Corruption has ruined Nigeria



 

 

PUNCH

Corruption has ruined Nigeria — APRM report

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By Onyedi Ojiabor, Abuja

Published: Tuesday, 3 Jun 2008

The African Peer Review Mechanism has blamed Nigeria’s failure to develop on political and economic corruption.

The ARPM also said in a report released in Abuja on Monday, that if the $300bn a former World Bank President, Mr. Paul Wolfowitz, claimed was stolen from Nigeria in four decades had been used for public good, the country would have been an exemplary nation in Africa.

 It said it was disheartening that a country that is the sixth largest oil producer in the world had the third largest concentration of poor people.

 The report was prepared by an APRM team of experts who in March undertook a one-month assessment of developmental projects in Nigeria.

The 380-page report covered democracy and political governance, economic governance and management, corporate governance and social economic development.

The Special Adviser to the President on New Partnership for African Development, Ambassador Tunji Olagunju, said the report represented an unbiased external evaluation of governance in the country.

The report states, “There is virtual agreement among observers that corruption– political and economic – primarily explains poverty in Nigeria.

“Corruption has held back economic growth and development and frustrated incentives to align budgetary allocations with development priorities.

“As revealed by former World Bank President, Paul Wolfowitz, Nigeria has lost $300bn to corruption in the last four decades.”

The report also quoted a conference by bishops in Nigeria which noted that “corruption is a way of life, especially in government and business and responsible in large measure for broken promises, dashed hopes and shallow dreams that have characterised the lives of most Nigerians.”

According to the report, without the eradication of corruption, Nigeria would not be able to meet its target of being one of the 20 top global economies by 2020.

Apart from corruption, the report also said that the greatest challenge facing the country was how to channel “her wealth from the oil and gas industry so as to achieve socio-economic development.”

It said Nigeria “scores below the sub-Saharan average on several socio-economic indicators, including Gross National Index per capita ($620 in 2006), infant mortality, access to potable water and life expectancy.”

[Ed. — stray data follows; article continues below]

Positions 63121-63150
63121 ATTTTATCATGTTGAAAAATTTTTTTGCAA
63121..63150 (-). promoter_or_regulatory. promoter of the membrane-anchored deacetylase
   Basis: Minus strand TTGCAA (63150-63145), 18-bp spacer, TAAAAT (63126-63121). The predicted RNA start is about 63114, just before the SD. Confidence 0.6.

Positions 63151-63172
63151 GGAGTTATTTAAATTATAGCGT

The APRM experts, who tagged part of the report “the paradox of poverty in the midst of plenty,” also warned that Nigeria was unlikely to meet the Millennium Development Goals.

They added that ineffective implementation of policies and policy reversals posed serious challenges to governance.


 

THIS DAY

Special Adviser to the  President Umaru Yar’Adua on the New Economic Partnership for African Development (NEPAD), Mr Tunji  Olagunju, said yesterday that  the country lost about N3.5 trillion to  corruption in the last four decades.

Olagunju announced this while speaking on the key challenges in Nigeria, at a conference on Nigeria’s Country Review Report (CRT) on APRM.

He said that the information was  released by the former World Bank President, Paul Wolfwitz.

According to him, corruption and money laundering have retarded economic growth, development and frustrate incentives on budgetary allocation with development priority.

“Corruption is responsible in large measure for broken promises, the dashed hopes and shallow dreams that have characterised the lives of most Nigerias in the past few decades,” he said.

Olagunju said that Transparency International’s 2006 Corruption Perception lndex ranked Nigeria more corrupt than 37 out of the 45 African countries for which relevant data were available.

“Nigeria will continue to be poor and the country may not meet it targets of being one of the 20  top global economies by 2020,” he  added. 

He further said Nigeria was rated among the top 20 countries in the world with the widest gap  between the rich and poor.

Olagunju said the greatest challenge facing the country was how to channel her wealth from the oil and gas industry. He said Nigeria was unlikely to meet the Millennium Development Goals (MDGs) and was having difficulty in delivering social services like  potable water and energy. “ Nigeria has been unable to manage rapid and uncontrolled urbanisation, or providing effective intra and inter-urban transportation,” he said.


 

 

 

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